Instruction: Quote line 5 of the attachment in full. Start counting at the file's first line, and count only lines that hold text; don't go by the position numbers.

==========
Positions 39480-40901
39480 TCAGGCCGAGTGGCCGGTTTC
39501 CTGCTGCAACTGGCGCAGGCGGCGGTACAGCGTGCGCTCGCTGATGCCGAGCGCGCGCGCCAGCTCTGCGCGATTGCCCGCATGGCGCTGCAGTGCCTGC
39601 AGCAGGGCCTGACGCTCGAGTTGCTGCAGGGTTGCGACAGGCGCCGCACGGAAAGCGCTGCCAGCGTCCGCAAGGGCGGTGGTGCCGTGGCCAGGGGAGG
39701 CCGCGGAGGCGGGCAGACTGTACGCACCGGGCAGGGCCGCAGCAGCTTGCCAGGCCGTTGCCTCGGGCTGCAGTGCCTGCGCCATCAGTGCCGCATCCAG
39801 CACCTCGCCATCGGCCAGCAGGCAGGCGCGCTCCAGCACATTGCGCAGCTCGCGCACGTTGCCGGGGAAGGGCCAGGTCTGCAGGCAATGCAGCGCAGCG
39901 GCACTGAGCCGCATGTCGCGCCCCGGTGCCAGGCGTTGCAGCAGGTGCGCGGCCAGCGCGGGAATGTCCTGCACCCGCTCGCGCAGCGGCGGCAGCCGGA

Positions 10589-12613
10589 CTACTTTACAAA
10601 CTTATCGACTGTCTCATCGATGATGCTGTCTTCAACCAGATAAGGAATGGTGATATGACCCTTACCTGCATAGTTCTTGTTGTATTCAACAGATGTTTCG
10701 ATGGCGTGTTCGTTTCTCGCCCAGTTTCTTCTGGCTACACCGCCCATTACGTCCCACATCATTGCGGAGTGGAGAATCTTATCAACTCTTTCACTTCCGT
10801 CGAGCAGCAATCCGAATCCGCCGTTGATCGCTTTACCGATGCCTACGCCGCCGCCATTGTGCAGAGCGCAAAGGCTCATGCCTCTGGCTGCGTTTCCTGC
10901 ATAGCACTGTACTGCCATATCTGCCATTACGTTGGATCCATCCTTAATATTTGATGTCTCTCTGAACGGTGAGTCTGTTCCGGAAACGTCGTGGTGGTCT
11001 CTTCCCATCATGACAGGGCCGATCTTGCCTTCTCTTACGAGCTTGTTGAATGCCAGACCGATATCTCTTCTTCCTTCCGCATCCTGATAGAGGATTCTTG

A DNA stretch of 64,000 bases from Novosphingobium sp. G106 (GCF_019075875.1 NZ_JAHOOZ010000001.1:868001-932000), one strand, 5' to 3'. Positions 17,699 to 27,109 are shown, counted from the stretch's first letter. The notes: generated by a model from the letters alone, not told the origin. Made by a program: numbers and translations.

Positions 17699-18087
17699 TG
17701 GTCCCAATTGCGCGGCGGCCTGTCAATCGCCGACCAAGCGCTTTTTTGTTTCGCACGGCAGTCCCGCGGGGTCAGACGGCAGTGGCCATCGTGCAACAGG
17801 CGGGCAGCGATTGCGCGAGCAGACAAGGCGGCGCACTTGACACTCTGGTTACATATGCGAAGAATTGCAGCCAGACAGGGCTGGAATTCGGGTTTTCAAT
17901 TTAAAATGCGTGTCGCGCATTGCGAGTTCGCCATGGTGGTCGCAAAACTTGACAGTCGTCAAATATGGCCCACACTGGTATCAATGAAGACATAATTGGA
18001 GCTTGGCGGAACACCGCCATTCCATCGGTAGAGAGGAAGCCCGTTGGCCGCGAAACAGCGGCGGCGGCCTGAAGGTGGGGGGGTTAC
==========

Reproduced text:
39701 CCGCGGAGGCGGGCAGACTGTACGCACCGGGCAGGGCCGCAGCAGCTTGCCAGGCCGTTGCCTCGGGCTGCAGTGCCTGCGCCATCAGTGCCGCATCCAG